Sago Street, a one way road, connects South Bridge Road to Trengganu Street. The street, named so because many Sago factories were located on it in the 1840s, is part of Chinatown.
Making sago flour from sago, an ingredient used in making delicacies, was a profitable business in 19th century Singapore. So profitable was the business that in the 1850s, nearly 30 sago factories were operating in Singapore producing 8,000 tons of sago flour a year. Sago was also exported to India and Europe from Singapore then. Most of these sago factories were located in the Sago Street area which included Sago Lane, situated next to Sago Street, However, the street gained infamy with many brothels that sprung up in the early 20th century. Sago Street ran next to Smith Street which was a notorious red-light area from 1901 to the 1930s, and eventually this trait spread to Sago Street. In 1901, there were about 14 prostitute dens on Sago Street.
The street was called Little Temple Street by the Cantonese due to the presence of the Chinese Tua Pek Kong temple. The temple was constructed here in 1895 and was dedicated to the deity, Tua Pek Kong, which is also known as Da Bo Gong or Earth God, the Chinese God of wealth. Many letter writers lived on this street in the late 19th century. A colonial building, located at the end of the street, used to be a jinrickshaw station. Jinrickshaws or rickshaws were popular modes of transport in the late 19th century.
Today, the street is lined with shophouses. As part of the Singapore Tourism Board's (STB) efforts to revitalise Chinatown and bring back some of its old magic, stalls engaged in traditional trades were set up here in 2003. The stallholders include fortune teller, clog maker, furniture restorer and rattan mat weaver. Other goods sold are dried food stuff, toys, jewellery and electronic gadgets.
Chinese names: In Hokkien, Gu-chhia-chui hi-hng-koi cheng koi and in Cantonese, Ngau-chhe-shui hei yun chhin kai, both of which mean "the street in front of the theatre (street) in Kreta Ayer". Smith Street was known as Theatre Street due to the presence of a famous theatre, the Lai Chun Yuen theatre.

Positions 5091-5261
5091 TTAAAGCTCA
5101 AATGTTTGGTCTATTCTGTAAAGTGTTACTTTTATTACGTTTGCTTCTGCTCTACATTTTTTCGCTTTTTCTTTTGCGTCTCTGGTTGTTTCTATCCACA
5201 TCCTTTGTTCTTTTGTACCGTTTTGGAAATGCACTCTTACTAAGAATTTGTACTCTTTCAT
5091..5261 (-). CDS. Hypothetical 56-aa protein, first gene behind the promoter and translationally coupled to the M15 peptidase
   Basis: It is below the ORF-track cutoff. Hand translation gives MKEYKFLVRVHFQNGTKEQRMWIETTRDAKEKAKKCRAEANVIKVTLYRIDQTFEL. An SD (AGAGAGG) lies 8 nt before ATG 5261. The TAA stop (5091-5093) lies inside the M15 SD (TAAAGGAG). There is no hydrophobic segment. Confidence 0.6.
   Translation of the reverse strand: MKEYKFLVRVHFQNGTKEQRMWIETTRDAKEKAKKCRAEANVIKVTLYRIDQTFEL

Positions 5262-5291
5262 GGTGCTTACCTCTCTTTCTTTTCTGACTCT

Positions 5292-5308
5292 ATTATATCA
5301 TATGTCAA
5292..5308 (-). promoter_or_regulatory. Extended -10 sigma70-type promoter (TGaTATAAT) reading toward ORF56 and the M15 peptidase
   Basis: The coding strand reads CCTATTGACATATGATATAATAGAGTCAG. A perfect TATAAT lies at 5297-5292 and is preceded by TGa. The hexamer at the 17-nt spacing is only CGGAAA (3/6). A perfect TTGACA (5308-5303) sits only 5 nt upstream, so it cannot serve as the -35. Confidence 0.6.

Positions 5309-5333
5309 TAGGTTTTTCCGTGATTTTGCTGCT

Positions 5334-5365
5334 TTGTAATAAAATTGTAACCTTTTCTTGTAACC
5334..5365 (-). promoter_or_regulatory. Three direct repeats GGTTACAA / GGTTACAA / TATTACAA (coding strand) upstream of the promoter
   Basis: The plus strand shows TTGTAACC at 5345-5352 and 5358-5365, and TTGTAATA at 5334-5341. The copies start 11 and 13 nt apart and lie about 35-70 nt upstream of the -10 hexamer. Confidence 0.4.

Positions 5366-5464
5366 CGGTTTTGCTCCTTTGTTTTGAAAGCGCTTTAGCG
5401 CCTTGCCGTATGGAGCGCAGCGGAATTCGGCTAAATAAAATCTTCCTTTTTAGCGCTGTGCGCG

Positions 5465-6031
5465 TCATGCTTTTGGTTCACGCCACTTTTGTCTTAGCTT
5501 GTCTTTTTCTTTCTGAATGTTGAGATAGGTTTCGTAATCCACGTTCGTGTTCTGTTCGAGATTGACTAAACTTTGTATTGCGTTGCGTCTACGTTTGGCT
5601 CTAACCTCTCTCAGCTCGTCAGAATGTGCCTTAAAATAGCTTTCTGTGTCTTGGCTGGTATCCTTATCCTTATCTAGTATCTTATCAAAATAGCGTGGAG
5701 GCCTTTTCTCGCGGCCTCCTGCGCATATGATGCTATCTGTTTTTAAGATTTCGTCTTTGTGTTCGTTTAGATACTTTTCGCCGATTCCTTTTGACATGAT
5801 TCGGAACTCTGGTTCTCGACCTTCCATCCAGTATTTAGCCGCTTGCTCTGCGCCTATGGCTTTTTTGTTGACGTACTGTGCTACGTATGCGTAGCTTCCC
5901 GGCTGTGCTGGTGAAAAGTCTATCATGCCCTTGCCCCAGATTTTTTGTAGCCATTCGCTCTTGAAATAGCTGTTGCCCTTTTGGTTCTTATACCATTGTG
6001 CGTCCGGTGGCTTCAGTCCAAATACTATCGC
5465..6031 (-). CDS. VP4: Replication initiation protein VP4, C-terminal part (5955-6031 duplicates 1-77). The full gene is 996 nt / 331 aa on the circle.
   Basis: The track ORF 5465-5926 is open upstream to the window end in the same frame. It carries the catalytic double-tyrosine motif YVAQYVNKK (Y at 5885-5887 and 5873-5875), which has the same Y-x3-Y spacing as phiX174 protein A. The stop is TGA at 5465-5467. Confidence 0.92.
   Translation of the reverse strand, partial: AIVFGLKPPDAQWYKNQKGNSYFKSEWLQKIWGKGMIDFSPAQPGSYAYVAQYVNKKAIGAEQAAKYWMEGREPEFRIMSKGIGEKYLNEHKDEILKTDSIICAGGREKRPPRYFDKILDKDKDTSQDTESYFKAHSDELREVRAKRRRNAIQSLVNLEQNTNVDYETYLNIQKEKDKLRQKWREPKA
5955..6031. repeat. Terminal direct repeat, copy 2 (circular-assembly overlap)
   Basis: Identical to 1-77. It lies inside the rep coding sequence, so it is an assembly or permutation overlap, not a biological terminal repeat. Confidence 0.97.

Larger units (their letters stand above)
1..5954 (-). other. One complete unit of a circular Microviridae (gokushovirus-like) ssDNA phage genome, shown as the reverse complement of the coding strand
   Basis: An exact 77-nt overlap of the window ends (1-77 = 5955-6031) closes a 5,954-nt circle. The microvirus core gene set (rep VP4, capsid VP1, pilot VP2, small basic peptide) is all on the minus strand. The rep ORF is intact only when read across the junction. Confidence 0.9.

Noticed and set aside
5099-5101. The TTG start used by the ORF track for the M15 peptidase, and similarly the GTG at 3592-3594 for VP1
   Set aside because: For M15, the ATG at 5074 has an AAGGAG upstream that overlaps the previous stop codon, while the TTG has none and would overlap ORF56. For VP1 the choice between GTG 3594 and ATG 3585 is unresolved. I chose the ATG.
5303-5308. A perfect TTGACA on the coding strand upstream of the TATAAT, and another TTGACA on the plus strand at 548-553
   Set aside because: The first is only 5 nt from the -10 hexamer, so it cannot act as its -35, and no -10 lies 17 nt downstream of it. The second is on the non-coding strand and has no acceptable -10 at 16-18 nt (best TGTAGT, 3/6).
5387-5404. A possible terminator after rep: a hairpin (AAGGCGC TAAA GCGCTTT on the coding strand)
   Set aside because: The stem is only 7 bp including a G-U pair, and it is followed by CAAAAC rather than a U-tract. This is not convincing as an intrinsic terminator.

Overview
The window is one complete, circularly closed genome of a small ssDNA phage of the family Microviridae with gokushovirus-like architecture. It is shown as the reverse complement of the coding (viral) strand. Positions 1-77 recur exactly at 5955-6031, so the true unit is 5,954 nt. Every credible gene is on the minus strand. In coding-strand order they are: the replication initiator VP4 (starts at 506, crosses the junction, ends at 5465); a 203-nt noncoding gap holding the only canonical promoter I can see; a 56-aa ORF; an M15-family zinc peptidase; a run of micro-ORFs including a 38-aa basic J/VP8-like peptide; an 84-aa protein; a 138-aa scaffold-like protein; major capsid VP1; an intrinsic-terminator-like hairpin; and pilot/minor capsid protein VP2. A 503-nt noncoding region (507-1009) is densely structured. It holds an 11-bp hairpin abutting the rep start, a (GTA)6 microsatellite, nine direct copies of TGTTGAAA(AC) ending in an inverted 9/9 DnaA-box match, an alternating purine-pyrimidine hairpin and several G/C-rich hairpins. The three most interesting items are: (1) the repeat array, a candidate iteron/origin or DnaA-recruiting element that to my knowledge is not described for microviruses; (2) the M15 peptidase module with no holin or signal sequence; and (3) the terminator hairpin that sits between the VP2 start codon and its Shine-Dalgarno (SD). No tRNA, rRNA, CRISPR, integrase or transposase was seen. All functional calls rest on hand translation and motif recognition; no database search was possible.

Naidu Ratnala Thulaja
Chinatown: An album of a Singapore community (pp.100-109). (1983). Singapore: Times Books International: Archives and Oral History Dept.
(Call no.: RSING 779. 995957 CHI)
Edwards, N., & Keys, P. (1996). Singapore: A guide to buildings, streets, places (pp. 485, 487). Singapore: Times Books International.
(Call no.: RSING 959.57 EDW)
Savage, V. R., & Yeoh, B. S. A. (2003). Toponymics: A study of Singapore street names (p. 337). Singapore: Eastern Universities Press.
(Call no.: RSING 915.9570014 SAV)
Firmstone, H. W. (1905, January). Chinese names of streets and places in Singapore and the Malay Peninsula. Journal of the Straits Branch of the Royal Asiatic Society, 42, 126-127.
(Call no.: RSING 959.5 FIR-[IC])
Kong, L. (1992, July 23). Comfort in history. The Straits Times, Life, p. 3.
Wong, D. (2003, January 3). Plans for a Chinatown street market area, minus cars; network of roads will be turned over to merchants, hawkers and pedestrians in a bid to revive the street life of yesteryear. The Straits Times.
Singapore Tourism Board. (1998-2004). Chinatown self-guided walking tour - route 2: Sago Street & Sago Lane. Retrieved May 27, 2003, from www.newasia-singapore.com/ltours/template/5a/1,1391,131,00.html.
The information in this article is valid as at 2003 and correct as far we can ascertain from our sources. It is not intended to be an exhaustive or complete history of the subject. Please contact the Library for further reading materials on the topic.
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